An Ad Tech Exec on the Future Impact of AI on Marketing
By KC Claveria
We’re on the cusp of an artificial intelligence revolution. From tech companies (like Google and Salesforce) to auto giants like General Motors, enterprises from different industries are investing in AI. One study suggests that the AI market’s value will reach $3,061 billion by 2024.
There’s very little doubt that AI’s impact will be far reaching, but how will this technology influence the way companies market their products and services?
For answers, we turned to Ben Plomion, the chief magic officer at the AI company GumGum. In this Q&A, Plomion also shared how skateboarding shaped his 17-year career and his tips for aspiring marketing leaders.
How do you see AI shaping the marketing practice in the next 10 years?
AI is going to have a huge impact on marketing in a number of ways. It will make the capabilities of existing tools much more powerful, while also creating new opportunities for marketers to harness.
Consider computer vision or image recognition. This technology currently enables marketers to comprehensively “see” all brand-related social media posts or visual signage that might otherwise go unquantified. So, for instance, marketers could use image recognition software to find pictures of people with clean, white teeth. With that data, you can then serve relevant mouth-care products to those consumers.
Over the next ten years, deep learning algorithms will make technology like this much more sophisticated. Marketers will benefit from consumers using visual search to discover products and complete purchases with speed and ease.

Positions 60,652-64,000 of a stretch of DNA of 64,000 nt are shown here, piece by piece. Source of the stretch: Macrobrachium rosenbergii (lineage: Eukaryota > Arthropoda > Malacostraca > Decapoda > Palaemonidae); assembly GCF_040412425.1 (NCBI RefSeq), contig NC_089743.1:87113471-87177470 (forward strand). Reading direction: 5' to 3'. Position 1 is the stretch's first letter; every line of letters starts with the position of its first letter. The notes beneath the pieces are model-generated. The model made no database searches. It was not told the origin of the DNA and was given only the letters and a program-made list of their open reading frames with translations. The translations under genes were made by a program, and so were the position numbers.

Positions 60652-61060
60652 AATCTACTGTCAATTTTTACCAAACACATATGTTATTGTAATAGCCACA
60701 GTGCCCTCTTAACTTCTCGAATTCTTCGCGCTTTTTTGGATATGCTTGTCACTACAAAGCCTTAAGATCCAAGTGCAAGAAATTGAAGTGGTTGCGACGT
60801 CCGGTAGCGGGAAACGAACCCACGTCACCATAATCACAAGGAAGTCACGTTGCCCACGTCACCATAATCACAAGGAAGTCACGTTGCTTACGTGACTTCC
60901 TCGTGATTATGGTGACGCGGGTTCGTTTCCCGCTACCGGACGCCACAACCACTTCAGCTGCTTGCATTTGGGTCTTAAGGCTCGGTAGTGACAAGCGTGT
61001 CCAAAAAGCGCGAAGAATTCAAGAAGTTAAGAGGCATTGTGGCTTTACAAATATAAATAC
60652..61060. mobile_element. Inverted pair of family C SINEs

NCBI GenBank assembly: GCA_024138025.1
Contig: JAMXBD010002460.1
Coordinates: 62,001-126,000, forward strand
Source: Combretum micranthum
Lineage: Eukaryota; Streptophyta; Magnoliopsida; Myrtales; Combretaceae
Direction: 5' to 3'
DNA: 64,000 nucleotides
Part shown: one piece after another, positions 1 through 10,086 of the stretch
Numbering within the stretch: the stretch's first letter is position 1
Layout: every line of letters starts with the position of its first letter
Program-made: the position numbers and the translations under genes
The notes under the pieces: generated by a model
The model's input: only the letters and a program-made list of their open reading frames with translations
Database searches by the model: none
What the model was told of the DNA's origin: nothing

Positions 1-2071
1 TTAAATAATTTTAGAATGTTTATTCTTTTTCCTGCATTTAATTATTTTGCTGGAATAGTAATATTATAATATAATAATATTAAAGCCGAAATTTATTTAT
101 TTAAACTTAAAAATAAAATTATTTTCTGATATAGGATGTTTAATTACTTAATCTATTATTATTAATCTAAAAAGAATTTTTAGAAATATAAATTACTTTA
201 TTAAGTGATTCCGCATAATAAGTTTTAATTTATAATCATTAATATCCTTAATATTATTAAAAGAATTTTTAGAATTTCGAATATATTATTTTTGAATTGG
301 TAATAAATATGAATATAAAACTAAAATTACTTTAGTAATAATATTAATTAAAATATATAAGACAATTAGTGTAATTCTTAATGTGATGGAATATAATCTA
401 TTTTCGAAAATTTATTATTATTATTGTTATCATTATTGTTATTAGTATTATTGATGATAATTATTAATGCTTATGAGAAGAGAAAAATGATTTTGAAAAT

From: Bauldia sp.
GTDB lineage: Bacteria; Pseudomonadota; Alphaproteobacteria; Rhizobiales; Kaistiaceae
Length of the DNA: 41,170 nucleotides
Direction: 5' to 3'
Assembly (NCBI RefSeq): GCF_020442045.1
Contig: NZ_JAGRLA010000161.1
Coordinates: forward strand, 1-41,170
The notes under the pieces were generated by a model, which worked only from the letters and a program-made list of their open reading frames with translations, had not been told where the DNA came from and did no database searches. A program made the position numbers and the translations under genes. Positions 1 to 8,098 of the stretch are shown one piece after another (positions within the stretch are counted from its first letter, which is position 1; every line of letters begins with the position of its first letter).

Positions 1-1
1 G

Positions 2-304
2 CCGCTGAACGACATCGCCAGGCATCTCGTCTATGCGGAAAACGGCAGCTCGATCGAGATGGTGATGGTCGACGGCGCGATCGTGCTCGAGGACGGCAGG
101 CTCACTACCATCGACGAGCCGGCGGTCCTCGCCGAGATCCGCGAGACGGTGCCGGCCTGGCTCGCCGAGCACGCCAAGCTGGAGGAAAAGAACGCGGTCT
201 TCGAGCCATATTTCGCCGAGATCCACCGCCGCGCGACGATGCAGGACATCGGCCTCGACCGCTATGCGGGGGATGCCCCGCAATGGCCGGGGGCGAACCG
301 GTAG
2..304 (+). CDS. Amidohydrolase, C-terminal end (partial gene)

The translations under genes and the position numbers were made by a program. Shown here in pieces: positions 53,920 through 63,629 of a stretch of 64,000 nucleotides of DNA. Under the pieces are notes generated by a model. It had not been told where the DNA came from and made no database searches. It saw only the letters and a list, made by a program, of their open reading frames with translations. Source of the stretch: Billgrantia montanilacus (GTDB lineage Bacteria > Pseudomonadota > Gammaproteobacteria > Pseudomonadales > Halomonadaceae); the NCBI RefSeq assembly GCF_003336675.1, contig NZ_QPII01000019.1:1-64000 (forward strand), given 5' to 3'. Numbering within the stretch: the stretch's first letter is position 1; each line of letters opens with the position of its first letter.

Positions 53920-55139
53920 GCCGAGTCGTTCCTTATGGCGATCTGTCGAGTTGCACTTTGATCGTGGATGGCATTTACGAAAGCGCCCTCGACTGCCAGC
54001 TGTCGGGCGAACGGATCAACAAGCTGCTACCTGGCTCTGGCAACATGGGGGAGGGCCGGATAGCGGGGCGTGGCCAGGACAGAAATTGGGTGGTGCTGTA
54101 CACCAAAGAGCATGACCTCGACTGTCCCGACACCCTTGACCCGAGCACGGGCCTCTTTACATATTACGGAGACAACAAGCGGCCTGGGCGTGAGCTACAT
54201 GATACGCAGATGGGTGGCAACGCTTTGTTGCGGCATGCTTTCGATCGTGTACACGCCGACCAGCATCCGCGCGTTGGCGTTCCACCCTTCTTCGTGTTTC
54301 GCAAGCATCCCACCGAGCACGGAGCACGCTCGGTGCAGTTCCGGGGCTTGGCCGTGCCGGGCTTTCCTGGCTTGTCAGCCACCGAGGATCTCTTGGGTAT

There’s lot of buzz (and noise) about AI. What’s the biggest misconception about AI?
The biggest fear surrounding AI is that it will lead to mass unemployment because machines will take over a number of skilled and unskilled jobs. This notion is simply not correct. People aren’t going to be put out of work by AI, but their jobs will change in order to incorporate AI. Automation will make its way into everyone’s job in some capacity, but that’s not a bad thing.
AI will make it easier to do a better job. We saw this kind of fear when programmatic advertising came about. People assumed that level of automation would replace creatives and eliminate marketing jobs. As most marketers can tell you, ad tech and marketing tech hasn’t replaced workers, it’s just changed their responsibilities and the tools in their toolbox.
“Great marketing isn’t about telling, it’s about showing, and that’s what magic is all about.”
Before joining GumGum, you spent five years working in ad tech. In your opinion, what’s the most underrated problem facing advertisers today?
Viewability is a significant issue that many in the industry are talking about, but I don’t think their arguments are getting to the heart of the matter. The current debate is over what constitutes viewability as a metric, when we need to be looking at viewability as a concept.
People are exposed to more visual content every day, making “banner blindness” that much worse. It doesn’t matter if an ad is placed in an area where someone might look at it. There’s so much Go to the full article.